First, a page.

I returned to a couple of unfinished prints from last year to see if renovation was possible and as they were left overs from a variable edition, maybe with the passing of time, a different aspect of the Brachina Gorge subject matter may come up.
The original print titled “In Search of the Golden Spike”, 2014 was the springboard from which the new etching collage developed. This image had lost its freshness and looked tight and laboured so I placed gold leaf over part of the image and cut away a small section to reveal the part of the underneath image. Gold leaf looked too much so I glued over it a layer of handmade paper also tearing away a small section revealing the gold leaf as well as the original intaglio. Now I feel that in the central area I need more underlying nuanced tone and line to connect both sections of the composition. Definitely needs work.
The second image began also with the same plate but printed onto a chine colle that consisted of beige hand-made paper. At this stage however it was in vertical format and looked very pale and wan so I added gold leaf and then a layer of thin rice paper to reduce the glare and make a base and space for a second intaglio. I was bored with the image on this plate so decided to print another from a different series and see how they combined together. But by using only half of the image overcrowding may have been avoided so I elected to use the image of the head on the right side of the plate but which printed left in this artwork.
The two heads turning toward each other are separated by the image depicting the golden spike as though having searched for its location in Brachina Gorge they now ‘become’ part of the landscape. I like the idea of how over time we do become soil and are eventually part of earth’s stratified terrain.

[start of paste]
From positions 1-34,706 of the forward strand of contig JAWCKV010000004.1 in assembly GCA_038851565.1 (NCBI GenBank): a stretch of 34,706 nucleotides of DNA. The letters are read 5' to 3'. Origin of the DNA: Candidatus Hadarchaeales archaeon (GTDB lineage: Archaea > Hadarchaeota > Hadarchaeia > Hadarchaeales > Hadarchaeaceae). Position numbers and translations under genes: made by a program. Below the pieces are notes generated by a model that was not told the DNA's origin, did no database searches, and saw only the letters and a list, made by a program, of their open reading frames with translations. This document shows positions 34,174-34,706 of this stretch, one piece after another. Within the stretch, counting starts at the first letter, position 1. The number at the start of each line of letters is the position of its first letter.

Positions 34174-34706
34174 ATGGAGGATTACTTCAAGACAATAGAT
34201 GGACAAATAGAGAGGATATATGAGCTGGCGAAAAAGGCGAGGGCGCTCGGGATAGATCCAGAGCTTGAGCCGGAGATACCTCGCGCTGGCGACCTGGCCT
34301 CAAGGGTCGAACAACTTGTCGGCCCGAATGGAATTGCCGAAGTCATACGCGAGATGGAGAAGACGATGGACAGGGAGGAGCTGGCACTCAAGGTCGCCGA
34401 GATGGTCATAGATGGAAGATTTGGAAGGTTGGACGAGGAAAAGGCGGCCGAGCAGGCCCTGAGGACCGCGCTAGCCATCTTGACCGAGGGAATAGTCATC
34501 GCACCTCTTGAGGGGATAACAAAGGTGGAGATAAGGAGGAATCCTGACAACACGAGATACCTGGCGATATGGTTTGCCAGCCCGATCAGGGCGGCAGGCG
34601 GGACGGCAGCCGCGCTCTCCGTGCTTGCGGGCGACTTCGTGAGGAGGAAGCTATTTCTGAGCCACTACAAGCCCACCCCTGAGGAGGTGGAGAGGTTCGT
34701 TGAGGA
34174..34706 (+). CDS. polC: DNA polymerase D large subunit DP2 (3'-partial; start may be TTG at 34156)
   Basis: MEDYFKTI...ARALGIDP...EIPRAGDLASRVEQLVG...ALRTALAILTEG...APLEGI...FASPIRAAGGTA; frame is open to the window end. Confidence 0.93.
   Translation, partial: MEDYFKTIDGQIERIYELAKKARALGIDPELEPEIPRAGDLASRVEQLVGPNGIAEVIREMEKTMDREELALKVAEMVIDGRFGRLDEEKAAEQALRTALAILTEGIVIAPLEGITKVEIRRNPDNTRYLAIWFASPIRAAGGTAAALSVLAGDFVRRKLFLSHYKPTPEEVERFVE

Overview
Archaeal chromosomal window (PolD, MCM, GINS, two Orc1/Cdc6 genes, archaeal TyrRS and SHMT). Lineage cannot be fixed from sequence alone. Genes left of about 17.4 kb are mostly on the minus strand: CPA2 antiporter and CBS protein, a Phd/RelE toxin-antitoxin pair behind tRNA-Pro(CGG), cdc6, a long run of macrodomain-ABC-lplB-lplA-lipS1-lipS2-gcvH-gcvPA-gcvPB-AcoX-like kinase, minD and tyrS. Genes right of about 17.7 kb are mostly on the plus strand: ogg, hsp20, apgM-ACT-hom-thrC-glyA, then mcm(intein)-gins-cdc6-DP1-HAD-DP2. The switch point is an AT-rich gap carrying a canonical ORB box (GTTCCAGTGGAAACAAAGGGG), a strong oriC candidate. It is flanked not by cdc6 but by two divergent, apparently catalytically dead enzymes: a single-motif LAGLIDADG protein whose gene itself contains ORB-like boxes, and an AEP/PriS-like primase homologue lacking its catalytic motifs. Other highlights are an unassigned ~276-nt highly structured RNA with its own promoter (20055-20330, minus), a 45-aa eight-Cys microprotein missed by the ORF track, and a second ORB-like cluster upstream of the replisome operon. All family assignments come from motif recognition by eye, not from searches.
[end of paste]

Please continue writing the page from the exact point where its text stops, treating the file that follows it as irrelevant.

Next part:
Both these images, the composition and forms were arranged randomly, settled into this format as I pushed around each element then blew air onto the, at first, carefully arranged pieces of collage and then let hand made paper waft around and land anywhere. A bit more shuffling around, walking away, letting a few more elements land around central pieces of imagery, tearing more paper, overlapping to obtain transparencies and nuanced areas until the desired effect settled in my mind.
The pieces of collage consisted of torn drypoint etchings, intaglio etching, pastel and handmade papers as well as dotted pianola roll paper.
I continue this Mungo series with the addition of three more collages consisting of pieces of printed collagraph, gold leaf, handmade paper and pastel paper on BFK Rives print making paper. The strange glow of sunset on the Mungo dunes has eluded me in the past as the chocolate box look was an ever present danger. But I’ve often tried to depict my sunrise and sunset feelings of excitement, anticipation and joy.
The Last Ray at Mungo, 2015, drypoint, collagraph and collage
Setting Sun at Mungo, 2015, drypoint, copper leaf and paper on BFK Rives
The Melting Heat At Mungo, 2015, collage and drypoint
Line of Sight across the Dunes of Mungo, 2015, collagraph, drypoint and chine colle, 25×40 cm
Collage from previous etchings are mixed into the second collagraph, whereas, in the first, I combined a torn collagraph element with another piece of collagraph. This grey piece of rectangular shaped BFK Rives printmaking paper, obtained from a ghost washy print that picked up some ink remnant left on the plate, resembled part of Mungo’s terrain between the red dust bearing hills and the pink dunes.
In the second image the soft grey area was printed from another washy (drop of gum turps. and a little oil ) ghost print which being very liquid spread across to the edge of page as it passed under the roller. Then I combined two pieces of torn image, one consisting of an intaglio and the other a drypoint on perspex from past leftovers, into ‘seeing heads’. The beige surround alludes to viewing as tho through a frame.
I was trying to depict two types of vision into a single image. One head is sightless and ‘sees’ as if from below the landscape and ‘becomes’ the landscape, and the other sighted head and torso view the landscape through and with perspectival visual construction.
You must be logged in to post a comment.